PANIC selling and margin calls greeted China investors back from the weekend on Monday.
Fuelled by dismal economic data, bears wiped 8.5 per cent off the Shanghai Composite in just one day - its biggest daily percentage loss in eight years and the second largest on record.
The rout saw 75 losers for every gainer and put paid to a three-week rally, with more than 1,700 stocks tumbling by the daily limit of 10 per cent.
The sharp sell-down to 3,725.558 points revealed how fragile the Chinese stock market is at the moment, analysts said, adding that it signalled ebbing confidence in the Chinese government's ability to keep propping up the country's stock markets.
It also took down other regional markets. Hong Kong's Hang Seng dropped 3.1 per cent while the Straits Times Index shed 1.2 per cent.
The plunge on Monday, which occurred despite a month of government efforts to soothe market jitters, was probably due to a nasty confluence of negatives, analysts said, noting that investors fear that some stabilisation measures would be taken away as the world's No 2 economy slows down.
"The primary driver were rumours that the authorities may quickly withdraw the support measures, owing to pressure from the International Monetary Fund," said IG strategist Bernard Aw.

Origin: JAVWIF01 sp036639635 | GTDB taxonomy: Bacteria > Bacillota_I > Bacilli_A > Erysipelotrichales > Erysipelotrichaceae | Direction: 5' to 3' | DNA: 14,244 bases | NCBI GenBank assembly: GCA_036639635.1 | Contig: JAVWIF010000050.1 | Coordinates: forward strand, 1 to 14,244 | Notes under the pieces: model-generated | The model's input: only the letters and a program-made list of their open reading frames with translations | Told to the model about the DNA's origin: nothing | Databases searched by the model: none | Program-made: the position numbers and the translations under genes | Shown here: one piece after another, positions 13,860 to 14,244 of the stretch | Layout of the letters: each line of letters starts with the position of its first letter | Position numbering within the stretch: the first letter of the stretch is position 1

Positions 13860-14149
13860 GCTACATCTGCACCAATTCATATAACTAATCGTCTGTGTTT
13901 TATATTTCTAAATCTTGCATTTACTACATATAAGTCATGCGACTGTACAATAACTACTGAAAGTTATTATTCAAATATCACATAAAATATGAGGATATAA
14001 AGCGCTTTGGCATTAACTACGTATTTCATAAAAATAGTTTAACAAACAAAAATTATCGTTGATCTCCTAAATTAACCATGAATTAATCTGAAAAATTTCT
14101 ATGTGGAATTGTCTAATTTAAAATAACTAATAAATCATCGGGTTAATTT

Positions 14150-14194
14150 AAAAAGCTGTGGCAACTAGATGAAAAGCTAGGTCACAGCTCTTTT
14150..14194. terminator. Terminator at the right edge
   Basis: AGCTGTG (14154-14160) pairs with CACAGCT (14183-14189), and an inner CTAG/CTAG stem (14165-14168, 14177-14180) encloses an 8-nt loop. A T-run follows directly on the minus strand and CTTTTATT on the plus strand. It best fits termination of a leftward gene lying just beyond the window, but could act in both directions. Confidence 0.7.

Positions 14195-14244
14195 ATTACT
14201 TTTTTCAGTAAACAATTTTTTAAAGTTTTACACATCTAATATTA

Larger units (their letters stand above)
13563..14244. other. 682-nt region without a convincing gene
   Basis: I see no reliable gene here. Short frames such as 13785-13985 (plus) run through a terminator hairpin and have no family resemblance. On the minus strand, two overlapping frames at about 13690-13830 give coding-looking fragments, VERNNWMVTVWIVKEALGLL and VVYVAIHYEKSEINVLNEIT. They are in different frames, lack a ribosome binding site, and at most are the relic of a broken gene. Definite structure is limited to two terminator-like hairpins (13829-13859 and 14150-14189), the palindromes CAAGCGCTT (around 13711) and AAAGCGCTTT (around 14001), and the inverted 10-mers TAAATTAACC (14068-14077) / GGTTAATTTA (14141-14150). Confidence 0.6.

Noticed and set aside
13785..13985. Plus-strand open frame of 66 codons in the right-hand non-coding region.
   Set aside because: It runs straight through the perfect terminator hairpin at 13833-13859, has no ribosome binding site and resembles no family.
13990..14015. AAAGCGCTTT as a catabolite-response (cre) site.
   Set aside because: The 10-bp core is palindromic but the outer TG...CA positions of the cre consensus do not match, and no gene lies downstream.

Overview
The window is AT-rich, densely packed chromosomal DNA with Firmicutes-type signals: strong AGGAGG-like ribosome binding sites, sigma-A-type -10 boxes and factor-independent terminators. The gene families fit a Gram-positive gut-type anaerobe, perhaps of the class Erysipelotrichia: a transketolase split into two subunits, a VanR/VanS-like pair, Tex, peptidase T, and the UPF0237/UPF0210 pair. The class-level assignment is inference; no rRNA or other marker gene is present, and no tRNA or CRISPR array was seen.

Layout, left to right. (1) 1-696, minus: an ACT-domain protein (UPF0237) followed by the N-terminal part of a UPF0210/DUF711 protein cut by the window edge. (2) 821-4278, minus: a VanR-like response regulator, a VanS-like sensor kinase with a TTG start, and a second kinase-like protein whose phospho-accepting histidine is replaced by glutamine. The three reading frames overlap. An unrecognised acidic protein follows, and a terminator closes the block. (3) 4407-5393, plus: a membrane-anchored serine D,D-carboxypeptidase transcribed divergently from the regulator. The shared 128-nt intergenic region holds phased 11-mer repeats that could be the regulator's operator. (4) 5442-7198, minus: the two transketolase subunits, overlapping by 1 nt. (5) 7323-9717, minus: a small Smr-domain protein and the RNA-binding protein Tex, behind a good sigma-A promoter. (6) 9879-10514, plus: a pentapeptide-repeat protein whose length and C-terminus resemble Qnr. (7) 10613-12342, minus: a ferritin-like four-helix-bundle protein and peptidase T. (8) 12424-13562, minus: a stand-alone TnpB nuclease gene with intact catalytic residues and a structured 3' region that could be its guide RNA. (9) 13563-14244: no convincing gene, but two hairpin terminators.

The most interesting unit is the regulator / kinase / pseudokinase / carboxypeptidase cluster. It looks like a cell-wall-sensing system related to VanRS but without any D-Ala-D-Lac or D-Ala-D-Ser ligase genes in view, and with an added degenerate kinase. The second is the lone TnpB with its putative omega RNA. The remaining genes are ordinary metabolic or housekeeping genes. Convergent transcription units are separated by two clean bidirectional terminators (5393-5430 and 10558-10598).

Wendy Liu, Nomura's head of China equity research, also said that the plunge was probably triggered in part by "what is viewed by many in the A-share market as premature discussion of the exit of the stabilisation fund, before the market has stabilised". "While valuation is not demanding, confidence is still feeble."
Analysts added that the market correction was likely to have yet run its course. CMC market strategist Nicholas Teo said that the margin unwinding that originally caused the bubble to burst is still going on but the government, though strong, seems to be reluctant to show its full hand. "China has not reached its limit yet, but they also don't want to represent that they're desperate and throw in the kitchen sink."
Weak Chinese data also dented sentiment. Phillip Futures senior dealer Lee Choong Kit pointed out that the Shanghai market's 2.45 per cent fall before noon on Monday followed a drop in China's industrial profits, while the preliminary Caixin China Manufacturing PMI also fell to a low of 48.2 last Friday, sparking fears that the economy could stall.
A backdrop of heightened expectations of an interest rate hike in the United States later this year plus a commodity slump also took the wind out of Shanghai's sails, analysts added.